What coming of age is like when you're a Black nerd

Like most eighth grade students, I was counting down the days until graduation — not just so I could go to high school, but so I could finally be myself and not get bullied because of it. All throughout middle school, I was teased for being smart.

I skipped fourth grade, which made me both younger than my classmates and, apparently, the teacher’s pet.

Even worse, my classmates loved to call me an Oreo — you know, “Black on the outside, white on the inside.” According to my peers, I “talked white” — what does that even mean?

It didn’t help that I also listened to *NSYNC and Britney Spears while everyone else at my predominantly Black grammar school listened to Tupac and Biggie.

To say I didn’t fit in was an understatement.

nsync
KMazur/WireImage

When I toured an all-girls Catholic high school in the neighboring county and learned that my tour guide and her friends also loved *NSYNC, I knew I had found my people. We instantly bonded over our love for J.C. and Justin. I’m not saying this was the deciding factor in my high school choice — but it definitely didn’t hurt.

None of my middle school classmates were attending my high school, and I gladly welcomed the opportunity to reinvent myself.

There, no one knew me as the “teacher’s pet,” as an Oreo, or as Krusty the Clown, a nickname given to me by a boy who made fun of my chapped lips on the ONE DAY I forgot to bring lip balm with me. (To this day, I never leave home without ChapStick.)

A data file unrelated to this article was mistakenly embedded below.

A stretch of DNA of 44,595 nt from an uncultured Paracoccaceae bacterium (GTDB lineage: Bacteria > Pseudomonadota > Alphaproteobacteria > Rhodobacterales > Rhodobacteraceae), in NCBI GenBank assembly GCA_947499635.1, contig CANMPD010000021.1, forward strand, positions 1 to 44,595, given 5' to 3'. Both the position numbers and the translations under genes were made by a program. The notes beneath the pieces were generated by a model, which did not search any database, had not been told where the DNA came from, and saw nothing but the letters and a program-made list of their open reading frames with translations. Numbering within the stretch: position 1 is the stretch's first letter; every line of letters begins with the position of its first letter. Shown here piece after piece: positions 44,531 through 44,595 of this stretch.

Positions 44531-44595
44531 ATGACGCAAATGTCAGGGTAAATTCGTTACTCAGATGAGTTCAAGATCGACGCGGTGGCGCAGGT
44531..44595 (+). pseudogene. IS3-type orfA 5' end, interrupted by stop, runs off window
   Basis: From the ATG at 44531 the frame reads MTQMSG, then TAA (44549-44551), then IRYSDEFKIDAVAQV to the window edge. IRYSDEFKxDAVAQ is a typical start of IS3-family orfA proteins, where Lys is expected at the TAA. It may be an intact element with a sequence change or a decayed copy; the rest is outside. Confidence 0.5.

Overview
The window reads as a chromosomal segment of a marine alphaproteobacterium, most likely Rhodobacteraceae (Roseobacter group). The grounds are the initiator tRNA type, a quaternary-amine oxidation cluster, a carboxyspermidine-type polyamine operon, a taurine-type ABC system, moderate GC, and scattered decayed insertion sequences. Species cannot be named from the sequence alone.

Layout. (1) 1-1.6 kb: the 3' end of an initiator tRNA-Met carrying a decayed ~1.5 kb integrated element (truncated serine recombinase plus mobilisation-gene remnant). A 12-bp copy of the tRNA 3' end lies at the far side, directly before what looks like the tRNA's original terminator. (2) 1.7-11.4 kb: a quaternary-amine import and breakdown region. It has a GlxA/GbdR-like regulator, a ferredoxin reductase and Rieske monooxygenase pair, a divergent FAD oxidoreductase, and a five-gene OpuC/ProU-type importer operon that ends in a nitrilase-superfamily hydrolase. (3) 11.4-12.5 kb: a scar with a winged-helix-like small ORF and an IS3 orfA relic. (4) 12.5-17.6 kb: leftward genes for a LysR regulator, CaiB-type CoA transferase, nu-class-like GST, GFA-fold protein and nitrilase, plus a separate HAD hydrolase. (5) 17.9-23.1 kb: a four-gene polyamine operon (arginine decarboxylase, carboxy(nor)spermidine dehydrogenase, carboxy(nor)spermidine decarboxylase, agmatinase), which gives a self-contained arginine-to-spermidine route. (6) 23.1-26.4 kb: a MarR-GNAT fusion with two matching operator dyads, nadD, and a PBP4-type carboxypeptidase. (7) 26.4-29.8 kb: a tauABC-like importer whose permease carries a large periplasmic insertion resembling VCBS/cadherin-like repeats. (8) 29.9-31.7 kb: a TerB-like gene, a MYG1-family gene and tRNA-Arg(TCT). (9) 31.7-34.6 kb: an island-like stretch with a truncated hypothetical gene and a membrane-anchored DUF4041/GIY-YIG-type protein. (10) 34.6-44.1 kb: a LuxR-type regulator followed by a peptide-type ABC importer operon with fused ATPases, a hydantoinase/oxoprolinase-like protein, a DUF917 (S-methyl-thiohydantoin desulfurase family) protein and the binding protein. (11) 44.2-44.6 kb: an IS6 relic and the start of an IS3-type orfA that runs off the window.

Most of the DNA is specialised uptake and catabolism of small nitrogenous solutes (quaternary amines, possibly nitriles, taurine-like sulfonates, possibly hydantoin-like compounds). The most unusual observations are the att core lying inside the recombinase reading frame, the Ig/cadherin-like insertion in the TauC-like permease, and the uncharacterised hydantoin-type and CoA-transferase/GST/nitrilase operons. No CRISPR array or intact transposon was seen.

But, as my luck would have it, I essentially went from one extreme to another.

Whereas my elementary and middle school had been mostly Black, my high school was mainly white.

I was one of two Black girls in my graduating class — or, as my mom liked to call me, “one of the only chocolate chips in the cookie.”

Jodie in Daria
MTV

Because I had some serious self-hate issues at the time, however, I relished my role as the token Black girl — the “smart and nice” one who wasn’t “loud and ghetto” like “other Black girls.”

If only I’d known then what I know now, I would have seen these backhanded “compliments” for the racist remarks they actually were. But, I was 13 at that time, so I cared more about being liked than being woke. (Also, this was in 2000, and “woke” had yet to enter the mainstream lexicon. In fact, Merriam-Webster traces the first use of “woke” as we know it today to Erykah Badu’s 2008 song “Master Teacher.” The more you know…)

I spent the majority of my time in high school playing down my Blackness to assure my classmates that I really was cool enough to be their friend — lest I get bullied all over again.

“Oh, my family lives in the suburbs, I’m not from The City.” “My great-grandparents are white and Native American, so I’m not all the way Black.”

Both of these statements about my identity are true, but I cringe when thinking about how I used them as some kind of validation, as proof of my self-worth.

I was smart and my parents paid full tuition — I deserved to attend that school just as much as my classmates did, but I craved their acceptance so badly.

It wasn’t until college that I met other “blerds,” or Black nerds like me, and I no longer felt the need to change myself.

There were plenty of Black students who had grown up in predominantly white neighborhoods, students who were the only chocolate chips in their cookies. I’d finally found my tribe, and there was no turning back.

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